Silvia Bigliazzi (ed), Oedipus at Colonus and King Lear: Classical and Early Modern Intersections – open access book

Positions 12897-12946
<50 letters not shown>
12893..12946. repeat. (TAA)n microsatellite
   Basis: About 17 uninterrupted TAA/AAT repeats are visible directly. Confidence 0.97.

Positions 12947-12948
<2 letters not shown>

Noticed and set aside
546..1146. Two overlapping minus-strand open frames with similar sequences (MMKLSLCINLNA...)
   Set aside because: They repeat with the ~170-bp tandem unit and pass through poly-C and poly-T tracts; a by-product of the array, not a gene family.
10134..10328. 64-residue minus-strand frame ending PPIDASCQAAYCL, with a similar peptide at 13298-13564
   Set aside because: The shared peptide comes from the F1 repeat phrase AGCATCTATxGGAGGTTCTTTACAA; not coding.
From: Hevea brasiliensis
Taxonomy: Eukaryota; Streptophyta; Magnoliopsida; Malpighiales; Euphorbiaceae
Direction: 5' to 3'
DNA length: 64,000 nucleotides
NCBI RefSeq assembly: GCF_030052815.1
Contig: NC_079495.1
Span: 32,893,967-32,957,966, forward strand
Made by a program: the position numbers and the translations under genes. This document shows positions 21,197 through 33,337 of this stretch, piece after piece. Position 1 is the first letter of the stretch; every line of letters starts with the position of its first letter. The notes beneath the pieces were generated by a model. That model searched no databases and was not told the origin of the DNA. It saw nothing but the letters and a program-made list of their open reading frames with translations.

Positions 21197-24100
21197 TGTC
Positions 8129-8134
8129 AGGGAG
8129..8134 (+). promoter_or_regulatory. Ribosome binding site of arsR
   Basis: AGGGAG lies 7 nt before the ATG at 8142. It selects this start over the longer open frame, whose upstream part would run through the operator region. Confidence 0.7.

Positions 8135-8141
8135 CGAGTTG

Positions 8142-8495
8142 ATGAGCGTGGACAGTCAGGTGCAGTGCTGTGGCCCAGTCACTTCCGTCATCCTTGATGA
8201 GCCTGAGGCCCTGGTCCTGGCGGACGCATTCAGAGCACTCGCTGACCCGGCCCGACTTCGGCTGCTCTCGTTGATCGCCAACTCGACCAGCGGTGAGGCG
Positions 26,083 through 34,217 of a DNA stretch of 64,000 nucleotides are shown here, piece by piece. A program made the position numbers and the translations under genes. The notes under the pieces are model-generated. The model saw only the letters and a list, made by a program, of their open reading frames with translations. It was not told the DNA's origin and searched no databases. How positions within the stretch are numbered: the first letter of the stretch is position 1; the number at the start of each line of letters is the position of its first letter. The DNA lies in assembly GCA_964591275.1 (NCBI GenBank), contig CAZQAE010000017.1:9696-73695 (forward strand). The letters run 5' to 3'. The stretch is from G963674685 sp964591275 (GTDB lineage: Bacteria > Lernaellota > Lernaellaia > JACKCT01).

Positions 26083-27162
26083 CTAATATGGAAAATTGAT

The story of King Lear seems to fill in the blank space separating the end of Oedipus Tyrannus and the beginning of Oedipus at Colonus. In both Oedipus at Colonus and the latter part of King Lear we are presented with an old man who was once a King and, following his expulsion from his kingdom on account of a crime or of an error, is turned into a ‘no-thing’. This happens in the time of the division of the kingdom, which is also the time of the genesis of intraspecific conflict and, consequently, of the end of the dynasty. This collection of essays offers a range of perspectives on the many common concerns of these two plays, from the relation between fathers and sons/daughters to madness and wisdom, from sinning and suffering to ‘being’ and ‘non-being’ in human and divine time. It also offers an overarching critical frame that interrogates questions of ‘source’ and ‘reception’, probing into the possible exchangeability of perspectives in a game of mirrors that challenges ideas of origin.